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Why Influencer Marketing Needs to Grow Up

By Published on .

influencer istock
influencer istock Credit: milindri/iStock

Influencer marketing is all the rage among marketers. There's just one tiny problem.

It's grossly underutilized.

According to a recent survey by Traackr and Top Rank Marketing, 43% of companies report being in the experimental stages of influencer marketing; another 28% said their programs are tactical. The numbers are more lopsided on the B2B side: just 15% of B2B marketers report having an ongoing, integrated program.

Despite all the hubbub about influencer marketing, companies aren't putting their money where their mouth is. The majority of the marketers surveyed spend less than $100,000 a year on influencer marketing -- pocket change for larger companies.

Here's the rub: Influencer marketing is being used for one-offs, not strategically.

It's easy to confuse influencer marketing with someone like a Kardashian hawking the latest product on social media for big bucks. Sure, that can work for brands willing to fork over thousands for a tweet. But it's no different from paying any celebrity to endorse or advertise your product.

True influencer marketing isn't greasing celebrities' palms for tweets. Instead, it's developing ongoing relationships with respected industry influentials -- those with engaged, devoted audiences -- so that they become closely connected with a brand and a company.

Influencer marketing at its best is used throughout an organization, not just by marketing, but by HR, and pre- and post-sales support. That way, it adds value throughout a customer's journey, not just at the awareness stage.

For example, SAP's Audience Marketing team partners with influential authors, academics and business consultants to provide compelling content for multiple lines of business. The influencers attend SAP'S largest user conference, where they have the opportunity to meet with company executives. While there, SAP live-streams interviews with them, promoting the interviews on its various lines-of-business Facebook pages. The result? Influencers generate 17% of the online conversation around SAP events.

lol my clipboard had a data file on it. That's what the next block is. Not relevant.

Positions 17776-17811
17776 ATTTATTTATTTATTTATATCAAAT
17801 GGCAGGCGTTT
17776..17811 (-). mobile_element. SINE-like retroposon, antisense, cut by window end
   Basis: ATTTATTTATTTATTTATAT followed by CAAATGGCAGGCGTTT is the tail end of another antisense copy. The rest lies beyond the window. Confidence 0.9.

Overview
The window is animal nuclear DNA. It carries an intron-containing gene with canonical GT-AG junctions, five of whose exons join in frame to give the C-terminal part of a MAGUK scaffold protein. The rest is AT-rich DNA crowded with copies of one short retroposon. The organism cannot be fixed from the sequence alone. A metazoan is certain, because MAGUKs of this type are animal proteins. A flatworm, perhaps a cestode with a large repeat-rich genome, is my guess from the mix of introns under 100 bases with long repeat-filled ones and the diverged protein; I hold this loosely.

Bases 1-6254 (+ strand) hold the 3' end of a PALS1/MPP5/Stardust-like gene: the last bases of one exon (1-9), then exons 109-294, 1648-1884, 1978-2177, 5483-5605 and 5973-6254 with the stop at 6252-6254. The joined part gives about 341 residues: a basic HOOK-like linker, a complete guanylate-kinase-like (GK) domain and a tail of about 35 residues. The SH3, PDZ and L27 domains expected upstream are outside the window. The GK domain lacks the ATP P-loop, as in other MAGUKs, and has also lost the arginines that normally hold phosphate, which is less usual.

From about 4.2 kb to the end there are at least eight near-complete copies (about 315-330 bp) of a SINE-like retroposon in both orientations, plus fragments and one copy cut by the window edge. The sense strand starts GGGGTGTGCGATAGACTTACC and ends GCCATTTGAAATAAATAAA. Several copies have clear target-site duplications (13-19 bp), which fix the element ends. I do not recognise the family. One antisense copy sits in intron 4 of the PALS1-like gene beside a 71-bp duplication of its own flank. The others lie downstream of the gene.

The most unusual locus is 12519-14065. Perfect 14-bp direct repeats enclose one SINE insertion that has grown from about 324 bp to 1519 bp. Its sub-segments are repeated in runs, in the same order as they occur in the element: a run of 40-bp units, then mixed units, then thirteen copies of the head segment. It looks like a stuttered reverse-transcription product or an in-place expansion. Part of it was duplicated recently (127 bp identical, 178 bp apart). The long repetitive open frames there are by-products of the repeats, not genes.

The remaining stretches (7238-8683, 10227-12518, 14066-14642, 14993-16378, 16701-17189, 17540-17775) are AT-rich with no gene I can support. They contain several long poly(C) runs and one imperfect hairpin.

But you don't have to be the size of an SAP to do something similar. A smaller company could collaborate with influencers in particular verticals.

While the phrase "influencer marketing" is new, it's an extension of word-of-mouth marketing carried to the nth degree. For seemingly forever, marketers have used influential people to sell a product or service. What's new is social media and the internet, which give more people an opportunity to be an influencer, as well as easier ways to engage. Who would have thought a teenager could have 6 million followers on Instagram?

That's the upside. The fall-off comes in the implementation. In many companies, influencer marketing is tied up in organizational knots. Of the companies surveyed by Traackr and Top Rank Marketing, PR executes influencer marketing 65% of the time, but owns the function only 16% of the time.

An engine for growth

"While paid endorsements and one-off initiatives may offer short term benefit, Influence 2.0 (the next stage of influencer marketing) offers the capacity to become part of the customer journey," writes Brian Solis, principal analyst at Altimeter and author of Influence 2.0: The Future of Influence Marketing, a report based on the research above.

What Solis means is that to reverse the traditional approach of influencer marketing, begin with the customer, not the influencer. That way, influencer marketing can be embedded within an organization and impact every part of the customer experience -- from awareness ... to lead generation and nurturing ... to sales ... customer retention and advocacy. It begins with understanding the customers' journey and aligning influencers with each stage. It's determining who your customers are listening to, and where, so you can identify influencers who resonate with them. Only in that way will influencer marketing truly grow up.

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